Now of course, all of this begs the question: why be concerned about eating things my grandmother wouldn't recognize as food? Why should I care if I'm eating small amounts of disodium EDTA and guaylate and monosodium gultamate? My personal reasons are as follows:

1) For every piece of evidence out there claiming these things are okay to eat, one can find evidence that they aren't.

2) Soaring cancer and autism rates in the Western world. What's the cause? I'm sure there are all kinds of theories out there. As for me, I look at what I eat here, compared to what I've eaten in developing countries, where processed and preserved foods are much too expensive for ordinary citizens to purchase and consume. Maybe it's the cheap availability of chemically preserved foods in the West that has caused our cancer and autism woes. Or maybe not. But why take chances?

3) If I'm going to eat an 800-calorie piece of coconut cream pie, why waste it on something that has artificial flavors and nasty chemicals, like Marie Callendars' pies? I'll save it for real food, thanks - just the milk, cream, sugar, butter, salt, flour, and coconut.

4) And finally, I'm just pissed at the food industry, the people who decide to add gross chemicals to our food and market them as "wholesome" and "low fat." You know, the executives over at General Mills and Coca-Cola and Frito-Lay. I just don't want to patronize them, period. It's dubious, this kind of corporate trickery. When I picture them, I see a bunch of sketchy balding white dudes wearing suit and ties, sitting around a conference table in some shitty New Jersey suburban office complex, devising all kinds of ways to make money - even if it means making Americans fat and unhealthy and cancer-ridden. Even tried to contact Marie Callendars for "her" product ingredients list, and was flat-out denied (see the rejection letter here).

Anyway, don't take this as a preachy "call to action" of any sort, unless that's what you want this post to be. This is simply an announcement of my own personal


I will eat food, not too much, mostly plants. And more than any of that, I will only eat things my grandmother would recognize as food. And yes, for the record, that includes steak and bacon and wine and coffee and all that other good stuff, since I'm pretty sure my grandma knew what those things were and ate them often (she did die of a heart attack after all; what more proof do you need!)

Thanks, Zachary, for teaching me something. You made an impression on your mom, little guy! (you dad is getting there, but he's a tougher nitrate-loving nut to crack. I'm working on him.)

Saturday, December 20, 2008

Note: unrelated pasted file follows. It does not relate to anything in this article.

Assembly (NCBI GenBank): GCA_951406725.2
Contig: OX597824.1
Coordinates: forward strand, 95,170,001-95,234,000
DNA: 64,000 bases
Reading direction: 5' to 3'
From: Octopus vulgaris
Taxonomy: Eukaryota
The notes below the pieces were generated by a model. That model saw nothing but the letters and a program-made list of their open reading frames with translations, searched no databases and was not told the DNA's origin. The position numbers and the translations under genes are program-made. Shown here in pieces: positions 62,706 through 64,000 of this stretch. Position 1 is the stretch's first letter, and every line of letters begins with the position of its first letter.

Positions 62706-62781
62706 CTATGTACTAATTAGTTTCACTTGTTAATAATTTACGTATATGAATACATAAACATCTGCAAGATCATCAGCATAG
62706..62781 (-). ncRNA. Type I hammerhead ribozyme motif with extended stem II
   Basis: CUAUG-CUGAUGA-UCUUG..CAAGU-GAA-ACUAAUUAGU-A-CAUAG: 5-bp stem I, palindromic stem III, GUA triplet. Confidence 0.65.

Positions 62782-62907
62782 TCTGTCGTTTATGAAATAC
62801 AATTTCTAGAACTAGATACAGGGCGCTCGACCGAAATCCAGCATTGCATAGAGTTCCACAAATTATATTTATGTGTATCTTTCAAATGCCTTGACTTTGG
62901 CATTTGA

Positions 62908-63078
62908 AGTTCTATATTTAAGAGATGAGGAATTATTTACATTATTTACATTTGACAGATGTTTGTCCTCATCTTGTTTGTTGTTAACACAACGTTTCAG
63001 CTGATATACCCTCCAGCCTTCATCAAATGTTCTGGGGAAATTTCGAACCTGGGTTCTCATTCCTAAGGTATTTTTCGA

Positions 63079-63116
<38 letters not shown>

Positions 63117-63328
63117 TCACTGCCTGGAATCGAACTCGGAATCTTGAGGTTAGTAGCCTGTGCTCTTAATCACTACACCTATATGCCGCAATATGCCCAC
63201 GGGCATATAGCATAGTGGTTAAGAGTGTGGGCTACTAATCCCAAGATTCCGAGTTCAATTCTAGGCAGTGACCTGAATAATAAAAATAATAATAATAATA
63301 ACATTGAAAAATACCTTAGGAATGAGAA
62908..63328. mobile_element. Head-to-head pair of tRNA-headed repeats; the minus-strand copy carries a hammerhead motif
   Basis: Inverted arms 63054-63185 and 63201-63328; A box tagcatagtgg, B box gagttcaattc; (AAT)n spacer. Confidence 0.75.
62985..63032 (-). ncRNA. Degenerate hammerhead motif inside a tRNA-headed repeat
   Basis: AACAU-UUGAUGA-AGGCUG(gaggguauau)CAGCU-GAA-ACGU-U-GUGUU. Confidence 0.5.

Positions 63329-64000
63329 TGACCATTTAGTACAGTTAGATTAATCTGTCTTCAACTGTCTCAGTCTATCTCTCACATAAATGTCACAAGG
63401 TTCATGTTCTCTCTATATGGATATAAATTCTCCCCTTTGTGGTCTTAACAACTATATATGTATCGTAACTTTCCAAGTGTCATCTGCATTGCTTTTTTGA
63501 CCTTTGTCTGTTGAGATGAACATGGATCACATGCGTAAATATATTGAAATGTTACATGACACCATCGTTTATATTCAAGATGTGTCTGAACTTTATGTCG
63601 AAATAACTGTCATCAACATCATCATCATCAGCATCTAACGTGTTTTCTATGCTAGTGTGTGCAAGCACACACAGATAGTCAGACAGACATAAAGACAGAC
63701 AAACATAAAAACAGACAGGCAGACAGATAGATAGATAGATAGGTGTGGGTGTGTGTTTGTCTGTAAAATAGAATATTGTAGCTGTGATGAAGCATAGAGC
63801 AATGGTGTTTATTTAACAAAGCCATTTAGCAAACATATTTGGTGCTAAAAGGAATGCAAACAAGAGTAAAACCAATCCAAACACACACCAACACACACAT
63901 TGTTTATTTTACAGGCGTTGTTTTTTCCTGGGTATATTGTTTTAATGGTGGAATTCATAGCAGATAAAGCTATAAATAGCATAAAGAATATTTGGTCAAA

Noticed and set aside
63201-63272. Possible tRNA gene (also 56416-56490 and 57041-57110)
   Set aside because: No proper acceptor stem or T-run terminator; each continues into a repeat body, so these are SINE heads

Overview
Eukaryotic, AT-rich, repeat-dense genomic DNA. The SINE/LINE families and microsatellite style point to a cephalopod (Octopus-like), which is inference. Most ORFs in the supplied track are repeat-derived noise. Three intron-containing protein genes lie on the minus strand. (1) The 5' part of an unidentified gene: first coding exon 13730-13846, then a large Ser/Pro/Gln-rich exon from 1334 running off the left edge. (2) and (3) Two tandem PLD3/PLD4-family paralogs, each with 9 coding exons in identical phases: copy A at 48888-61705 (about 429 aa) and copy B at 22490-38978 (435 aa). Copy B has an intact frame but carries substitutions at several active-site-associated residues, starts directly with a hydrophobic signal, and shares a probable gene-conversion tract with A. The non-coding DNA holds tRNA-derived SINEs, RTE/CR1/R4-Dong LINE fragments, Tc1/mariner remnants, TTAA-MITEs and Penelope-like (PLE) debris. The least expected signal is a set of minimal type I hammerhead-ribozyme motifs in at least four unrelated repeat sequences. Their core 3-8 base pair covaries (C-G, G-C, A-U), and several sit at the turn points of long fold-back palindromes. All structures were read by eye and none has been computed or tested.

Wicked Witch of the Pelvis

Greetings, KuKd Strong Mommas and Inquisitive Guests!

Warning: the first part of this post is cheerful-sounding. I only say that because I know how irritating it is when you're feeling like an old scrooge, only to have some Polyanna type come along and wave daisies and lollipops in your face. After I get the cheerful part out of the way, I promise it will get more gritty and sulky. Got it? Okay, here we go.

The cheerful part: this whole Exhale thing is really, really satisfying. Seriously, I've been thinking that if things really do happen for a reason, then perhaps this is my reason for getting knocked down. My calling, I guess, other than shopping for baby binkies and sticking my boob into my baby's mouth.

And now, the whiney part.

Remember "Poop Elves," one of our earlier KuKd words of the week? You know, those little elfin beings that inhabit the intestines, pushing out human excrement with a "heave ho" chant, strengthened by a high-fiber diet and weakened by refined grains and other "constipators."

Well, I'm not sure if this warrants a new KuKd word, but I've had a different kind of entity wreaking havoc on my body for the past few years. I call her the Wicked Witch of the Pelvis. Unlike the happy little Poop Elves, the Wicked Witch of the Pelvis does nothing to further the world in any way, nothing that betters humanity. No, no. Here's what she does: she inhabits mysterious corners and crevices in the lower abdomen, and - for no reason other than to be evil, she causes chronic pelvic pain.

The thing that's particularly bad about her is that people often don't believe she's there. She's like that Mister Snuffaluffagus character from Sesame Street, but an evil version who messes with women's reproductive systems. No matter how fervently Big Bird tried to convince the world that Mister Snuffaluffagus existed, nobody belived him.